C = Consumption – C = Autonomous Consumption b = Marginal Propensity to Consume Y = Level of income – The intercept C represents autonomous consumption. Column (5) in table 1 shows how MPC is calculated. but a rupee increase in income causes less than a rupee increase (of b) in consumption. Figure 1 shows the graph of the hypothetical consumption function. C is assumed to be positive. if b is 0. 700 (an increase of 100 rupees). 660 (an increase of 80rupees). (Constant slope and therefore constant MPC is a feature of all straight line consumption functions).60 rupee change in consumption. 1. the consumption increases from Rs. As income increases from Rs. a rupee increase in consumption.8. then a rupee change in income causes a 0. the amount of consumption – expenditure when income is zero. If b is 0. This means that consumption increases with income. The values in column (1) are obtained from the consumption function.90. the MPC is positive. the consumption function will have a constant slope. Table 1 shows the level of consumption for various levels of income. Column (1) shows the consumption expenditure at various levels of income. that is there is consumption even in the absence of any income. Consider a consumption function given by C = 100 + 0.90. For example. By assumption. and its value ranges between 0 and 1. The information given in the Table 1 can be plotted in a graph. if b is 0.8 Y Since this is an equation of a straight line. 580 to Rs. then a rupee change in income will cause a 0. 600 to Rs. The MPC is therefore 80/100 = 0. a rupee increase in income causes a 0.45. It measures the rate of change in consumption per unit change in income and is also known as the Marginal Propensity to Consume (MPC). that is. The slope of the consumption function is ‘b’. 13 . as shown in Fig. For example. The consumption function may be plotted on a graph with the help of a numerical example. The MPC at all levels of income is the same because of the particular consumption function we have used in our example.6. it is not possible to think of a situation where there is no comsumption at all. Hence.45 rupee change in consumption.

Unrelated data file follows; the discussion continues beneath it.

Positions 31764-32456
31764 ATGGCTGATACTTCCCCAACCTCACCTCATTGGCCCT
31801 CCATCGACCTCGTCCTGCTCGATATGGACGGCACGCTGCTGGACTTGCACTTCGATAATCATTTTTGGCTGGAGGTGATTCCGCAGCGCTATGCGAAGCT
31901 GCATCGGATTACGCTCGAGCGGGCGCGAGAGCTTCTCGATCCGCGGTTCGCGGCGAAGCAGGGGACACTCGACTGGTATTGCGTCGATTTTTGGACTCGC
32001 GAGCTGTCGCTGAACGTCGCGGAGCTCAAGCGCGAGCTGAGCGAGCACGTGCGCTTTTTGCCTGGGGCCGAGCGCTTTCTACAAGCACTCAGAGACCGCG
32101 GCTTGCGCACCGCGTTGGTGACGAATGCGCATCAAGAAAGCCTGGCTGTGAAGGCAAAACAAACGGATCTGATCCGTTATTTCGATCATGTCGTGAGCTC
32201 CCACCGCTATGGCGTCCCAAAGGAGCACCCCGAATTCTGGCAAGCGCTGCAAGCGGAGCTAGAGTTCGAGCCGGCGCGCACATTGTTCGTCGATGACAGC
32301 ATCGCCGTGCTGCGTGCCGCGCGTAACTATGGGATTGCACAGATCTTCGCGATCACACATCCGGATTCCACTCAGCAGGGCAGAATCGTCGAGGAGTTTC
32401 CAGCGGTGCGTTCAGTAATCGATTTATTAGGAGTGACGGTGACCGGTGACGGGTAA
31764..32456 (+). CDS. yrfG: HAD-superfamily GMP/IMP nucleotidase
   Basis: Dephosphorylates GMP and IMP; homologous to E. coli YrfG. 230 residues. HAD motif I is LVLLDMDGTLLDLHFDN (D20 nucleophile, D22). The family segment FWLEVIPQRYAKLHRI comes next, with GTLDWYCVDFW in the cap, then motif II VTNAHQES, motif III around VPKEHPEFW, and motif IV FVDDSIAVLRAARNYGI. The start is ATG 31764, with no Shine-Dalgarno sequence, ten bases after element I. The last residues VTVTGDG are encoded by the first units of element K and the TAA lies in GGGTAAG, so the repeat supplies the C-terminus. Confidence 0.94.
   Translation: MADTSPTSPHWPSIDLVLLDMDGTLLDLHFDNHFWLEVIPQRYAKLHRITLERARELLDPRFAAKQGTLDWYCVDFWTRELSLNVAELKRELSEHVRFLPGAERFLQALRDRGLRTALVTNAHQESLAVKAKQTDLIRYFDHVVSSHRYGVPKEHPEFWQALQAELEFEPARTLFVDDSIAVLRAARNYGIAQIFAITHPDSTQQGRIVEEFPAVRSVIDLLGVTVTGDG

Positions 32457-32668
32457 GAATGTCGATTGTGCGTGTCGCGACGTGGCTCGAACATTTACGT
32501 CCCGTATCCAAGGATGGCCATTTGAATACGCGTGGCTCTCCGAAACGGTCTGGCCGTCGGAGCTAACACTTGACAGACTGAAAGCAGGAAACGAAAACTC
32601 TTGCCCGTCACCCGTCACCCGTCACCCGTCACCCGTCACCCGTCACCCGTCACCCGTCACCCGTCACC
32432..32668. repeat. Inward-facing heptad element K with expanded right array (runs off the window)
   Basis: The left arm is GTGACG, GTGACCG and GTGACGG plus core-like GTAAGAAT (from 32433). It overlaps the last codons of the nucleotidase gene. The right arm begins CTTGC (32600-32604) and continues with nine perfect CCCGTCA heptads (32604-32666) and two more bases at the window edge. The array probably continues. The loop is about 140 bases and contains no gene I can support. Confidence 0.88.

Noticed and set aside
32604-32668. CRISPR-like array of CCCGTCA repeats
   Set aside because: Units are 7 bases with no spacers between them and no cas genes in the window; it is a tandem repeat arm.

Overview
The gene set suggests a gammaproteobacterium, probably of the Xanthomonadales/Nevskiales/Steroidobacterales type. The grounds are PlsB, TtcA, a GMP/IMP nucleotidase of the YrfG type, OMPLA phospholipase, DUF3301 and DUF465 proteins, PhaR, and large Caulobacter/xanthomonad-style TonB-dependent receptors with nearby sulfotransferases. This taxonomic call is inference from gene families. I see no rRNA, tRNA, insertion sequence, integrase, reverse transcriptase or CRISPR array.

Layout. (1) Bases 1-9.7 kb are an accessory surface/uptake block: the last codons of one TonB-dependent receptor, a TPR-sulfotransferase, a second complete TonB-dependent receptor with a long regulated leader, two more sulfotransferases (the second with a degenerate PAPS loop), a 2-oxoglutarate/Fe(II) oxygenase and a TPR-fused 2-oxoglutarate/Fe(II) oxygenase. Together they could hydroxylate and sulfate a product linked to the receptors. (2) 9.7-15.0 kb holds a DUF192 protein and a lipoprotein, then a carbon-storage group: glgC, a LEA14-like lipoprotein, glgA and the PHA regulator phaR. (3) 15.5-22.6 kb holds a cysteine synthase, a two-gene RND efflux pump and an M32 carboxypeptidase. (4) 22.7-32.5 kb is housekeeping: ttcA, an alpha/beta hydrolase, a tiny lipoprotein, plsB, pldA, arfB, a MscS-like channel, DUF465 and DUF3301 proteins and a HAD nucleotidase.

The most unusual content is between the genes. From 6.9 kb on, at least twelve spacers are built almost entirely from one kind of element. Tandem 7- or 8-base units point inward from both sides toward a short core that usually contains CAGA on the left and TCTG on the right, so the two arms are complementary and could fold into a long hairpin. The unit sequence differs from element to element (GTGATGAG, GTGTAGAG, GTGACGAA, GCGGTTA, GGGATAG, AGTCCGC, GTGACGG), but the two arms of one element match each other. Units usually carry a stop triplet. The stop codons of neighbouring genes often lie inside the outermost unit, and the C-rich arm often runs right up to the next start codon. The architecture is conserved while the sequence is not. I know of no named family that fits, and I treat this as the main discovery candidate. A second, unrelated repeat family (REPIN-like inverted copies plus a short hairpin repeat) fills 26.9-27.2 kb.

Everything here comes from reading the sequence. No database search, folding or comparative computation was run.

the 45o line has the property that at any point on it. it is helpful to look at the 45o line drawn from the origin. the consumption 14 .8 (80/100) = 0. In our example. the graph of the consumption function C = 100 + 0. the consumption function lies above the 45o line.8 (80/100) = 0. the income and consumption at the breakeven point is Rs. the distance up from the horizontal axis (which is consumption expenditure) exactly equals the distance across from the vertical axis (which is income). For example. The 45o line therefore immediately tells us whether consumption spending (as per the consumption function) is equal to. or less than the level of income. This point is known as the breakeven point. at an income level of Rs. consumption expenditure exactly equals income. greater than. The consumption function crosses the 45o line at point B. because the consumption is exactly equal to the income. Therefore consumption expenditure is greater than income. at any point on the 45o line.8 (80/100) = 0.8Y. consumption is not equal to income. 200.8 (80/100) = 0. At points to the left of B. To understand the figure. Since the vertical and horizontal axes have the same scale.8 (80/100) = 0.8 Fig. 1 shows.Table 1 : Consumption.8 (80/100) = 0. Here households are just breaking even.8 (80/100) = 0. Income and Marginal Propensity to Consume Consumption C (1) 100 180 260 340 420 500 580 660 740 820 900 Change in Consumption C (2) 80 80 80 80 80 80 80 80 80 80 Income Y (3) 0 100 200 300 400 500 600 700 800 900 1000 Change in Y (4) 100 100 100 100 100 100 100 100 100 100 Marginal Prpensity to consume (MPC) = (2)/(4) = C/ Y (5) (80/100) = 0. Thus. 500.8 (80/100) = 0. At any point other than B on the consumption function.8 (80/100) = 0.